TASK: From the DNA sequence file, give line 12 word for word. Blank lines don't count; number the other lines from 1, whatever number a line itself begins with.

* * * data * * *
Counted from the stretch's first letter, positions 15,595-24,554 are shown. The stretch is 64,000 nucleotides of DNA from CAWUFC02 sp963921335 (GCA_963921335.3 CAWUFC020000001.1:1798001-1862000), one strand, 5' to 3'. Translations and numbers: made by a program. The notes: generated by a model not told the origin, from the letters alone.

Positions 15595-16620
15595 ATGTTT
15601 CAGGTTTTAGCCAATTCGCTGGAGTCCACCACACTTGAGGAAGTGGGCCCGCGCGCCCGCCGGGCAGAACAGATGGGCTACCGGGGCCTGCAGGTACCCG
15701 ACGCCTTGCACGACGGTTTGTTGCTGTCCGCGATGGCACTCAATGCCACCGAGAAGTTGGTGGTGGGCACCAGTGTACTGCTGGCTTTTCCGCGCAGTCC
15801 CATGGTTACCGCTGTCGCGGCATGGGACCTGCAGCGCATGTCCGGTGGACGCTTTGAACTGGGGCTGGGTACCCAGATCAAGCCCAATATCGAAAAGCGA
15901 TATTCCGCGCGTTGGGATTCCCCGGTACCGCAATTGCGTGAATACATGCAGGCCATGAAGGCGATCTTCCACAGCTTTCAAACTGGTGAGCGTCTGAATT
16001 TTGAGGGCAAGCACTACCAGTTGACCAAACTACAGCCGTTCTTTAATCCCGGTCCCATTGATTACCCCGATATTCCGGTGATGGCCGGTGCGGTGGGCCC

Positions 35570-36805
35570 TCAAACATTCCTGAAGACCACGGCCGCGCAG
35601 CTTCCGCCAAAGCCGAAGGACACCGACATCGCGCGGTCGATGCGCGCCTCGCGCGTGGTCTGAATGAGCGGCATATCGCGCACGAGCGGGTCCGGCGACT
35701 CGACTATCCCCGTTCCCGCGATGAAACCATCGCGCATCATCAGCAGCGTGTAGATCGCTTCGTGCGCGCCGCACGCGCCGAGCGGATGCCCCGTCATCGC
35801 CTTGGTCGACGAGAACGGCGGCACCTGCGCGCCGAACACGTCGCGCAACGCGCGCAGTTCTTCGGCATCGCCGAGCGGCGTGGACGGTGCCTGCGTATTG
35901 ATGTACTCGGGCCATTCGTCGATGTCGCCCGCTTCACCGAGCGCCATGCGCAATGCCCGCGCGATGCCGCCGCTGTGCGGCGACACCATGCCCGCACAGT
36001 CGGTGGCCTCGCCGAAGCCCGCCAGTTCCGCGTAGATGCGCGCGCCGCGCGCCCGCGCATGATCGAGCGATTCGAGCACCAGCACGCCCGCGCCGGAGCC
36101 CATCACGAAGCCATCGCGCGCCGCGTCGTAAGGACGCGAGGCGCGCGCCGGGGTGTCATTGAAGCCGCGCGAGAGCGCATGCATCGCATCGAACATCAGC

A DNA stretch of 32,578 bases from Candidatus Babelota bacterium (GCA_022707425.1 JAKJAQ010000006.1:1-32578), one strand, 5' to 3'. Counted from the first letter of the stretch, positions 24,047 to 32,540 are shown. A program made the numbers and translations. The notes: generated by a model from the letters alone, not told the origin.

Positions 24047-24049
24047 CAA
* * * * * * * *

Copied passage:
35701 CGACTATCCCCGTTCCCGCGATGAAACCATCGCGCATCATCAGCAGCGTGTAGATCGCTTCGTGCGCGCCGCACGCGCCGAGCGGATGCCCCGTCATCGC